November 24, 2019


+   Pax et Bonum!   Peace and goodness to you this day!

We all know how good stories end.  Our most favorite stories all end on a positive note.  Snow White, Cinderella, Star Wars, Harry Potter, Game of Thrones –  well, maybe not so much, Game of Thrones.  But we like positive, happy, clear, endings to our favorite stories.   And maybe that’s what’s so surprising about the way that we conclude St. Luke’s Gospel today, on this Feast of Christ the King.  This is not the most positive way to remember Jesus as King of the Universe.  Jesus is on the Cross dying for us.  He’s not at the Transfiguration robed in glory and light.  He’s not riding into Jerusalem being acclaimed “king” by all the inhabitants of Jerusalem.  He’s not taking His seat at God’s right hand, in the Kingdom of Heaven, following His Ascension into Heaven.  No, today, Jesus is right there on that Cross, in the middle of His Agony, in the middle of His sacrifice, and at the most difficult moment of His life.  It just doesn’t seem very “kingly” or “majestic”, does it?   Where’s the Palace?   And where’s the Royal carriage?  And where’s the royal court, and the Queen, and the crown, a king’s gotta have a crown, doesn’t He?  And there He is, with His crown of thorns!  And so, perhaps there’s no other place in all the Gospels where Jesus can appear and show forth more His glorious majesty than on the cross itself, in the middle of His ultimate sacrifice.  It is here that Jesus encounters the repentant thief.   In this most rare place for one to ask for mercy, the repentant thief turns to exactly the right person, the right savior, the Right King, for mercy and forgiveness.  And Jesus’ words to the repentant thief that day, from the cross, echo throughout all eternity, to each and every one of us!   “Today you will be with me in Paradise!”.   The fulfillment of the Kingdom of God is right there, that very day, for the repentant thief.  He gets to be one of the first souls to be admitted to Heaven.  And the best part, is that the offer is given to all of us, who repent and ask for God’s mercy, even today!  That’s the kind of King that we have!   Not a king of pomp and circumstance!  Not a king of great military power!   Not a king of riches, and property, and things.  But a REAL King!   But a King of Mercy, and Love, and Forgiveness and Peace!

That repentant thief on that cross next to Jesus on that first Good Friday afternoon, knew exactly who he need to turn to, for help.  And it wasn’t the king of England, and it wasn’t the king of rock and roll, and it wasn’t the king of pop, he needed Jesus!  And so do we!  When we go to leave this world, the one thing that all of us are going to most want, is the mercy and forgiveness of Jesus Christ.  If that’s the case, why are we so slow in accepting it now, today, way before we need it?  The very heart of the Gospel message on this Feast of Christ the King, and indeed central message of our entire liturgical year, that culminates today, is that Jesus Christ came down from Heaven to freely lay down His life so that you and I might have the mercy and forgiveness of God for the forgiveness of our sins!  That’s what this has all been about!  52 Sundays since last Advent.  The message is the same.  We can be forgiven.   No matter what we’ve done.  No matter how far we have wandered.  No matter what the sin.  Jesus Christ has got us covered.  And that is what makes Him a King unlike any other!  That’s what makes Him King of the Universe!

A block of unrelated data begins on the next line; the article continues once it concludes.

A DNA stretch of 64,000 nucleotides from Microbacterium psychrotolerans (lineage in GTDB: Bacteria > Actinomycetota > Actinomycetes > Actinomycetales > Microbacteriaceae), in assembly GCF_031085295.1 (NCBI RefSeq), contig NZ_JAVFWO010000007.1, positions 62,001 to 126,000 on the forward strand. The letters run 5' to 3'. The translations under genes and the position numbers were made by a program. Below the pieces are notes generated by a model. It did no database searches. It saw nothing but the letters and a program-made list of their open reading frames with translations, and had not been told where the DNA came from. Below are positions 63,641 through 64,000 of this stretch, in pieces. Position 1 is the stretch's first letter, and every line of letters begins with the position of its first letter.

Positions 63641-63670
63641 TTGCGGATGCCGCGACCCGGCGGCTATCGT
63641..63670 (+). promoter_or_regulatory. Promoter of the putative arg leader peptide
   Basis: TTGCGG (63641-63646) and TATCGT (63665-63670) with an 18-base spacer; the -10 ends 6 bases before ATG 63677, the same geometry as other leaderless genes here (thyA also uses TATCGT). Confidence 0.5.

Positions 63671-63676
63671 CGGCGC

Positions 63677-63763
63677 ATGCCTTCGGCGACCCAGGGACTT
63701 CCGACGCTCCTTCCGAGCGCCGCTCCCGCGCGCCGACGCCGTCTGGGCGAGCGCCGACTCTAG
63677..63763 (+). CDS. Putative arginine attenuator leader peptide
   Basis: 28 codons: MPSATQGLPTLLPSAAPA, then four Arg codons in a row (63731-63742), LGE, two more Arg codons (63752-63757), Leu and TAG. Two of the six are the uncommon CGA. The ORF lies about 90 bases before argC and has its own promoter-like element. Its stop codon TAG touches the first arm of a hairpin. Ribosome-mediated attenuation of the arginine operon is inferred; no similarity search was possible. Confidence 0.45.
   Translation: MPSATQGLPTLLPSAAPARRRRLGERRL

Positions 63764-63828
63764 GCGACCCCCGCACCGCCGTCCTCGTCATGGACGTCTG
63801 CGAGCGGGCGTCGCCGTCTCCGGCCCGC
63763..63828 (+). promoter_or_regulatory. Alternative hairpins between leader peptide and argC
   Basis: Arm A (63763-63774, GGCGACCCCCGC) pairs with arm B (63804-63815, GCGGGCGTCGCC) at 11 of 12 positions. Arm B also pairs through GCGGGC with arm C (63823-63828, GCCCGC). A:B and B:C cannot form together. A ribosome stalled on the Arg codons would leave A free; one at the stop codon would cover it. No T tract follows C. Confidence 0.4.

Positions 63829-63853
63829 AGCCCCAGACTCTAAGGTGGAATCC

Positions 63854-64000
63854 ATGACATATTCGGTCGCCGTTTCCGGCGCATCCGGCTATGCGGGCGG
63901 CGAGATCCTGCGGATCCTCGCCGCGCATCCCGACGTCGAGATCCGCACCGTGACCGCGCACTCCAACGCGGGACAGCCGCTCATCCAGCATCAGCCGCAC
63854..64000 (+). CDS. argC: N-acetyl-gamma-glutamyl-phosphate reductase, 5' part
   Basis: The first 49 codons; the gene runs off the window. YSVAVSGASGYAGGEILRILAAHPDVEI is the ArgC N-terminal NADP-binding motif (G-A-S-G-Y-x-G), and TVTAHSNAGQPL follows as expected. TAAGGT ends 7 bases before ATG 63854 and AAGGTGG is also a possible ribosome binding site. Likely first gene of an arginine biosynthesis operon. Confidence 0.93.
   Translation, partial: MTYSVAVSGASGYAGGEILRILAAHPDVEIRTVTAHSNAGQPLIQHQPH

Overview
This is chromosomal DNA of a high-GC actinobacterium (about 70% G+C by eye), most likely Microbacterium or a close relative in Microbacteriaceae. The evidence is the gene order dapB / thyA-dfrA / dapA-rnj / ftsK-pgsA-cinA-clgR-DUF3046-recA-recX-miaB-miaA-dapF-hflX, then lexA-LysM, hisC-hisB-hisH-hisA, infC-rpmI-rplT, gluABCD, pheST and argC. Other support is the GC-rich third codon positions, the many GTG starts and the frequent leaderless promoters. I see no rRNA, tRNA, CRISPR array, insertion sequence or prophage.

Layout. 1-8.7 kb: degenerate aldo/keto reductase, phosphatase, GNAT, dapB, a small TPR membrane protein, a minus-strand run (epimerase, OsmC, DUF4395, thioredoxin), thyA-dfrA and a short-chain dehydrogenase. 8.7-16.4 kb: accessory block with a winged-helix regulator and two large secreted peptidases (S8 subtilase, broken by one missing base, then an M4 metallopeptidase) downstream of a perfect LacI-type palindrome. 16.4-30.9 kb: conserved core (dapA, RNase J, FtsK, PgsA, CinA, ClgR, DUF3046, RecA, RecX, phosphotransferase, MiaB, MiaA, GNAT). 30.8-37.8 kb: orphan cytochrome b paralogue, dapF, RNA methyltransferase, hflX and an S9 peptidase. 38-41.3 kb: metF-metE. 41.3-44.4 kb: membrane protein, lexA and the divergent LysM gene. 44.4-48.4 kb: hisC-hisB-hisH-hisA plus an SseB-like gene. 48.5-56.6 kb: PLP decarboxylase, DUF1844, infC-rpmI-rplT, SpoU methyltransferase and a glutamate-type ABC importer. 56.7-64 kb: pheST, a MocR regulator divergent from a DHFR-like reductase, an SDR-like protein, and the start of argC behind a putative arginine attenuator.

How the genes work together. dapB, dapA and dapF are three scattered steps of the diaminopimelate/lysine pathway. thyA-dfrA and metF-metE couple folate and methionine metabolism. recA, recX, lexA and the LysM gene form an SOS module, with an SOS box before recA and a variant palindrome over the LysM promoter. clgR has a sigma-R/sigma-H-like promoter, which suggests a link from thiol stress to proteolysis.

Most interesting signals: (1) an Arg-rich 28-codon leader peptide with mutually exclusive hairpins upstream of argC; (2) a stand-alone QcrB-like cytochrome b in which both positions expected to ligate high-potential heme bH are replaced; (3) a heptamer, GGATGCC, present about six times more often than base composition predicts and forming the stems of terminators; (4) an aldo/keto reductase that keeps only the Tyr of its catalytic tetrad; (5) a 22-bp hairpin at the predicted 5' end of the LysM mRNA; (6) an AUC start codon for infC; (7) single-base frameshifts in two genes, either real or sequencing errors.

So what does this King expect of us?  He calls us to be merciful and compassionate to others.  This is not a one-way street.  We can’t just enjoy God’s mercy and love, and run to it every time we need to be forgiven.  No, we too must learn to forgive and to be merciful, and to recognize that there’s something more important than holding grudges.  And even then, the Lord gives us the very help that we need to be able to do that, because we can’t do it by ourselves.  He give us Himself, the completely innocent One that they crucified, the King that they killed on a tree, to be our source of strength when it comes to mercy and forgiveness.  The repentant thief turned to a Crucified King for help and mercy.   And He received it.   No, make no mistake about this, my brothers and sisters, we are not alone in the mercy and forgiveness thing, we have a God Who died on that Cross so that we can be forgiven!  How can we not trust Him?  How can we NOT turn to Him and rely on Him, and give Him the chance, to save our souls!  That’s the message that St. Luke has been trying to get across to us all year long.   Will we accept that message today from the greatest King that has ever lived?

+   May God bless us this day, Father, Son, and Holy Spirit…               AMEN !!!

St. Maria Goretti…          Pray for us !!!